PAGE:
Banned Books in Arizona

So… apparently, according to these stores, officials from Tuscon, AZ, marched into schools last week to remove banned books. Among the books removed was The Tempest, by William Shakespeare, because it deals with themes related to “race, ethnicity, and oppression.”

It occurs to me, of course, that The Tempest is about the legitimate ruler of a place, cast out and cast down, using magic to restore his rightful place in the world and achieve justice.  (Gabrielle Giffords is recovering but she may never sit in Congress again).

Article IV, Section 4 of the United States Constitution declares:

Section. 4.
The United States shall guarantee to every State in this Union a Republican Form of Government, and shall protect each of them against Invasion; and on Application of the Legislature, or of the Executive (when the Legislature cannot be convened), against domestic Violence.

I genuinely have to wonder… at what point does the Government of Arizona become a non-Republican form of government? Because there is a definition of fascism, and the current government of Arizona is doing a great job of signing off on the items of that definition like they were a checklist.

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One comment

  1. There is, of course, a reading of The Tempest that interprets the character Caliban as a sort of racist European projection of native Caribbean peoples, thereby justifying colonial expansion, enslavement of first nations, etc.. This is the interpretation that has TUSD pulling copies off the shelves.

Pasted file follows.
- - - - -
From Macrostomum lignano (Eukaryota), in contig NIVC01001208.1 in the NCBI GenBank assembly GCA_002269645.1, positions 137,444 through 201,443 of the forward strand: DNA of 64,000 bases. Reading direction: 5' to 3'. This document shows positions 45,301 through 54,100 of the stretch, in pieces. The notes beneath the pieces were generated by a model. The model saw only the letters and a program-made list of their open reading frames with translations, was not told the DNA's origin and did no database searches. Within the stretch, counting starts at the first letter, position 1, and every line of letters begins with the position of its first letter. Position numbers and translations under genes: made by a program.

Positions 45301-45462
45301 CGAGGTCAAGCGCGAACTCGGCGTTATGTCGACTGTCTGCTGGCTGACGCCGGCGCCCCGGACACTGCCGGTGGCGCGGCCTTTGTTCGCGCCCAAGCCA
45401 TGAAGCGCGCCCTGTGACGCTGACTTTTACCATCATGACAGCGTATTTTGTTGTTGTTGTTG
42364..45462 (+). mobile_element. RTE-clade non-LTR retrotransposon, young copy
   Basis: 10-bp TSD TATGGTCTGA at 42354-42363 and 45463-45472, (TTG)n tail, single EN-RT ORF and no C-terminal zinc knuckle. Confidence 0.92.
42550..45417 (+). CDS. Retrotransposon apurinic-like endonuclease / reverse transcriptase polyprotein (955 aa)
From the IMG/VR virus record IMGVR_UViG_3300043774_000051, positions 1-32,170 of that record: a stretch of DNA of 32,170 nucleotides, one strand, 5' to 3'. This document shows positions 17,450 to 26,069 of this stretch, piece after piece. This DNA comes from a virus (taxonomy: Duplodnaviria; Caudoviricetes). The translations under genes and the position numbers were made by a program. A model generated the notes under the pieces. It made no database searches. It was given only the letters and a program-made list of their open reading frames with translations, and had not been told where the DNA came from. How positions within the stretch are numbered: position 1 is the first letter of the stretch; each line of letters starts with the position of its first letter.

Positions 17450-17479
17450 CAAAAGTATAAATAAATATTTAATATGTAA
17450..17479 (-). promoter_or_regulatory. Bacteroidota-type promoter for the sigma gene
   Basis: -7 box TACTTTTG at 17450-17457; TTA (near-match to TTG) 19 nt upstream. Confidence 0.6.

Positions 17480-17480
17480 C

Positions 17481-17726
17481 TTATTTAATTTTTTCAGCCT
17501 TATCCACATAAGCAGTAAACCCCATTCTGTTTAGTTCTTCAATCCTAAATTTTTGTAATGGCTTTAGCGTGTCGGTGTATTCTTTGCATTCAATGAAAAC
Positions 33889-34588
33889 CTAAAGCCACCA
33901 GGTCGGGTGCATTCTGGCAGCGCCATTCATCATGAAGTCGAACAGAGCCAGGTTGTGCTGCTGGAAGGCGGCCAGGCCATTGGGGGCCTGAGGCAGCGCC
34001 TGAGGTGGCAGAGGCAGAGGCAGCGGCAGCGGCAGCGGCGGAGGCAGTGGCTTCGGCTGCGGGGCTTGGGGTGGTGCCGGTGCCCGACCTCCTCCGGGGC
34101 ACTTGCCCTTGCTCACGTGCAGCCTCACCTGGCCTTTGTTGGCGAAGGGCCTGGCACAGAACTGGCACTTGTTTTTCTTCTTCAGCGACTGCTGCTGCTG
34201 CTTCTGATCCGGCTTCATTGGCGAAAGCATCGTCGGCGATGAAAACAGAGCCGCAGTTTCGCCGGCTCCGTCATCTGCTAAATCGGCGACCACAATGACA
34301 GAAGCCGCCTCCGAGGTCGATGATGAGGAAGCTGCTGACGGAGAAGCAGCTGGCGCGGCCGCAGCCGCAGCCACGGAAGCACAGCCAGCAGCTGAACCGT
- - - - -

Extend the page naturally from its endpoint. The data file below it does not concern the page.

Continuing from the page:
What’s really going on is a one-person vendetta against “Raza Studies” in TUSD by Superintendent of Public Instruction John Huppenthal. He’s pretty much orchestrated the entire political campaign against ethnic studies classes statewide. The program at TUSD has been his private target –to such an extent that when an outside auditing firm didn’t return the findings he wanted, he just discarded the audit and went on ahead with threatening to cut funding to the district.

    As you may imagine, teachers (like my partner, T.) are six or seven different shades of livid.

    It’s a little hard to get a complete picture of TUSD’s internal logic, even here locally. While it’s true that district-level administration at TUSD is notoriously hidebound and corrupt, the district did come up with the Raza Studies program in the first place; the decision to go as far as pulling a play by Shakespeare (who would be considered, in most quarters as a “safe” dead white guy author) may reflect some private neurosis pushed down by Huppenthal, cronyism at the district admin level, an ironic symbolic protest, or all three at once.

    Given that the United States has been flirting with various bits and pieces of fascism since about 2001, and given that AZ is one of the epicenters of “ZOMG! CANHAZBLACKPRESIDENTIZAPOCALIPZ” non-thought, we’re all pretty much braced for it to get worse before it gets better (if it gets better, that is).

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